In this second post in the series, I’ll talk about making the supernatural really part of the game’s landscape.
In the typical FRPG, players pretty much have the option to ignore the supernatural until they need a miracle; we certainly did in all our D&D games. Hari Ragat is going in the opposite direction, with the supernatural always lurking behind the corner.
The potential for interaction with the supernatural is driven by three qualities typical of the spirits: they are territorial, they are passionate, and they are vengeful.
Nature spirits each have a territory they claim as their own; it may be an entire island or mountain range, or it may be as small as a single termite mound or tree. Whatever it is, the spirit will be jealously protective of the territory and whatever is in it.
Passing through a diwata’s domain, living in it, or taking anything from it is considered a trespass unless permission was first sought and granted. Failure to do so will call down some kind of curse. In game terms, such curses usually take the form of reduction in Bala, spiritual power, or inability to regain lost Bala, or minor but annoying conditions like sores or swellings. At the worst, they can result in shipwreck, monster infestations, or natural disasters.
This makes a good role playing hook, and a challenge for the party’s babaylan shaman if they have one. The role of the shaman is to mediate between their people and the spirits, specially in negotiations to find out who was offended and what is required for appeasement.
Spirits can have very human passions: they can fall in love or feel desire, feel insulted, or have cravings. Quite often these passions will clash with human wants and feelings: playful spirits can cause children to go missing, amorous diwatas have been known to spirit away beautiful youths and maidens, or leave them pregnant, etc etc.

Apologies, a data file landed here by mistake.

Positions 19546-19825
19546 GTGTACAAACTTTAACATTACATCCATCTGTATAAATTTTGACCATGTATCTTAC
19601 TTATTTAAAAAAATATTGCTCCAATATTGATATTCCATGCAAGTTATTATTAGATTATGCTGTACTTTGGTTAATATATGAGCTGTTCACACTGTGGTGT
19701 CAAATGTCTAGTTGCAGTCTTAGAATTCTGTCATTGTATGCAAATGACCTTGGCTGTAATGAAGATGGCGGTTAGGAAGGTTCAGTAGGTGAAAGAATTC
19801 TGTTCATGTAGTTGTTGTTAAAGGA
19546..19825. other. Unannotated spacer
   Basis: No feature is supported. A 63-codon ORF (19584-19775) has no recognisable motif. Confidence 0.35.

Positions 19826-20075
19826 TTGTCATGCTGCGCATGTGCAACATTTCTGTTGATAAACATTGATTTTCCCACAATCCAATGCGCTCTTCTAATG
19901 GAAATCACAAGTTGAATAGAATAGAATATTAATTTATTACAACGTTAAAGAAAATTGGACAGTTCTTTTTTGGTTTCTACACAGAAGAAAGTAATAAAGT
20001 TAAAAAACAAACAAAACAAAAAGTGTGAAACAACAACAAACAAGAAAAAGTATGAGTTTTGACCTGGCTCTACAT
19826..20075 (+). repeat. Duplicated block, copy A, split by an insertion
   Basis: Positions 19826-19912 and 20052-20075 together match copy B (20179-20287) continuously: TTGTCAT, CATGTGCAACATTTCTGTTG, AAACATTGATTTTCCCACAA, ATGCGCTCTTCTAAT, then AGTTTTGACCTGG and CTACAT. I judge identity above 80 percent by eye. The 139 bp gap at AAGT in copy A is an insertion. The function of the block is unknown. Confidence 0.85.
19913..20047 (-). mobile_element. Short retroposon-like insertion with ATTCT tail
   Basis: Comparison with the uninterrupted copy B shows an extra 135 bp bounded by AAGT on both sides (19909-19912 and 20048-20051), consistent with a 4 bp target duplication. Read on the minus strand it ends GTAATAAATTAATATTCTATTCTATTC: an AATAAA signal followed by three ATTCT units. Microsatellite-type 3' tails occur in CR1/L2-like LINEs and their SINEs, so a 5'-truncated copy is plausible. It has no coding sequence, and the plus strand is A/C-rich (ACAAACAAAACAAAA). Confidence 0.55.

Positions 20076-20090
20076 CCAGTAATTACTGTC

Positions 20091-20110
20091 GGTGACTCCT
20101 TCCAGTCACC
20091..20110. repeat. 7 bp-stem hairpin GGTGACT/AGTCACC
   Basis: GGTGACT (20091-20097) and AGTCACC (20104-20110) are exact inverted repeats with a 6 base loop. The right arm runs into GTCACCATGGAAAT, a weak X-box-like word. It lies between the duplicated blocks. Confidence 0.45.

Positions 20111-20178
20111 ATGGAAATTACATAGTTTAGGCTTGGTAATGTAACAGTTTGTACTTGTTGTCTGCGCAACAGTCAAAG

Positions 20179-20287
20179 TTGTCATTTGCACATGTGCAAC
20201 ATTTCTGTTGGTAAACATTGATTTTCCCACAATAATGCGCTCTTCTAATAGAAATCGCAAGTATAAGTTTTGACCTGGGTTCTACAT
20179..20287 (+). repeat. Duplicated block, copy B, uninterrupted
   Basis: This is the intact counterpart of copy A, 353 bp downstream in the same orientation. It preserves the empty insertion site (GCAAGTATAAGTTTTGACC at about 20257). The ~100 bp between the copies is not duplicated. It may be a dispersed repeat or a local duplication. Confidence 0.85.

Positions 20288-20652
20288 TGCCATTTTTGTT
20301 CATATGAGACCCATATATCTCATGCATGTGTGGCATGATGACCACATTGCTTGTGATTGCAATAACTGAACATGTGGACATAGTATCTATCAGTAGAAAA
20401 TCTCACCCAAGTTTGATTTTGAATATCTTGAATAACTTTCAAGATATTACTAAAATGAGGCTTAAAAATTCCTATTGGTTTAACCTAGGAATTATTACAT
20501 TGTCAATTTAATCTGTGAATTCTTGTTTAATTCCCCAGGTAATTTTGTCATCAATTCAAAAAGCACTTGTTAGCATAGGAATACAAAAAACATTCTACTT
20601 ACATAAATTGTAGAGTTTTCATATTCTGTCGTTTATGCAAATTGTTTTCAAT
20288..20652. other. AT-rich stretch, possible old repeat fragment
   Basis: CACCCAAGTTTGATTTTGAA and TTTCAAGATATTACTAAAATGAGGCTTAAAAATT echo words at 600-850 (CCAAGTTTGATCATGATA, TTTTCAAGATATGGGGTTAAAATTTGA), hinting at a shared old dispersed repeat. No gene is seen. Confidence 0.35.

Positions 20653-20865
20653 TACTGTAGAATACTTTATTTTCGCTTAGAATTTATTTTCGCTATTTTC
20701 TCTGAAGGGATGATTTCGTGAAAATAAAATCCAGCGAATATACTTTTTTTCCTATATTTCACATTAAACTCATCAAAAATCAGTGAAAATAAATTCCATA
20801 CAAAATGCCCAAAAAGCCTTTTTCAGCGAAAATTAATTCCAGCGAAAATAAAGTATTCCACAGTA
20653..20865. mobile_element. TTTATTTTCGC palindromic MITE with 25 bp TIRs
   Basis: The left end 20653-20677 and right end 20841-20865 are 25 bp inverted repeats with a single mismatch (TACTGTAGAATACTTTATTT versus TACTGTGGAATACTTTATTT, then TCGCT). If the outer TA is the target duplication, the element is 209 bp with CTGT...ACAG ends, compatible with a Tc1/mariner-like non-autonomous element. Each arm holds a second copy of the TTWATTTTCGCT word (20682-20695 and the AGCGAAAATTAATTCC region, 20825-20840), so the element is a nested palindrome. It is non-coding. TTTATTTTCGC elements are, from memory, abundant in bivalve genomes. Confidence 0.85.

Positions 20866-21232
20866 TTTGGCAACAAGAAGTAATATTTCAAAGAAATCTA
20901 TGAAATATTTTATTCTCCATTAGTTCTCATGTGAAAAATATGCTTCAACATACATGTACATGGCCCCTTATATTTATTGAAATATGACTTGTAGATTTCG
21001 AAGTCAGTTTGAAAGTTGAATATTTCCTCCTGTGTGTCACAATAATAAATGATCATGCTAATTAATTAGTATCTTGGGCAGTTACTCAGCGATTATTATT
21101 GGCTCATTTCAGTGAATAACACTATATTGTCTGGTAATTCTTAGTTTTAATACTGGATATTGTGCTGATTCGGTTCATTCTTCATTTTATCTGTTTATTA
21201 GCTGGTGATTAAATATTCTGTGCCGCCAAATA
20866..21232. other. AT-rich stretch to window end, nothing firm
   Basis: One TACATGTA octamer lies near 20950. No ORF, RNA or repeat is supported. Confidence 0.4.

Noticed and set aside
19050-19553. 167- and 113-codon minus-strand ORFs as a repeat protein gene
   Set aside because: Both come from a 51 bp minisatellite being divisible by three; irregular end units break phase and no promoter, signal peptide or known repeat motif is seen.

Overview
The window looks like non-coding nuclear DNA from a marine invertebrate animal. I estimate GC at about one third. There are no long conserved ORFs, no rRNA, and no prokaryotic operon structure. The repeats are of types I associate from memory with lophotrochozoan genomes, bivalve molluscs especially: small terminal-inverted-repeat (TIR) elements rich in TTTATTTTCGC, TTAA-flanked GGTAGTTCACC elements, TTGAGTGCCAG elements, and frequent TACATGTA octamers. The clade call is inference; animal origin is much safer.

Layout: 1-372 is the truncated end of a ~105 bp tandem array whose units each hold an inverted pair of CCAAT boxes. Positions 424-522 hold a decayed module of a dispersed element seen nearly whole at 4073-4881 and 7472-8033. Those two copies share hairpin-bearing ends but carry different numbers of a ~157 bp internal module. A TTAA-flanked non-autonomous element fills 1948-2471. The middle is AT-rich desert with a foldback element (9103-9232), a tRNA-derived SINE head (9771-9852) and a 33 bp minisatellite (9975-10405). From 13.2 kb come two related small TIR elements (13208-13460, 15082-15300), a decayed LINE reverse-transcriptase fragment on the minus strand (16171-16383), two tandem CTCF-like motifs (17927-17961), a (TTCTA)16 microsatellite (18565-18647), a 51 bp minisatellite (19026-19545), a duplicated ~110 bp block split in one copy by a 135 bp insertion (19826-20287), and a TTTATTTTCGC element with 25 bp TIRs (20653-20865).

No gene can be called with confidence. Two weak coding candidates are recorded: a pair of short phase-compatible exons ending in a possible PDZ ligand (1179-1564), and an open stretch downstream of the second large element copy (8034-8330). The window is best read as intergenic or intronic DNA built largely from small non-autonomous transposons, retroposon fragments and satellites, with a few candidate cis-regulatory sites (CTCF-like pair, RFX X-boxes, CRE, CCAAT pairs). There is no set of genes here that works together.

GMs should use this as an excuse to introduce complications to liven up the game. In my running playtest campaign, Gelo’s character Dimasalang is involved in a love triangle between Soraya, the diwata of the mountain, and Sangita, the diwata of Hiyasan’s pearl beds. In our last adventure, Soraya laid a vow of celibacy on the warrior before he left to accompany Marc’s character Amats on a courtship quest, only for him to be waylaid on the voyage out by Sangita wanting a tryst!
The reason Vijadesans fear the spirits is, of course, their capacity and drive for vengeance. The vengeance of a spirit may take a while to develop, but it can be devastating when it arrives: Lalahon, the diwata of Mount Tambura, destroyed the kingdom of Namwaran by volcanic eruption because its rajah jilted her.
Vengefulness is also a signature trait of ancestor spirits, who often demand satisfaction for past grievances, block attempts to make peace with old enemies, or even demand that specific individuals be sacrificed over their graves! This can set up interesting conflicts between heroes and their own deified ancestors.
For example, the Hari Ragat version of Romeo and Juliet: hero falls in love with maiden, only to find that his ancestors want her head! Or, in the quest to become Hari Ragat, a hero must choose between making an honorable peace pact with an old enemy, or following his ancestors’ command to wipe them out, wrecking the network of alliances that he’s taken so long to build.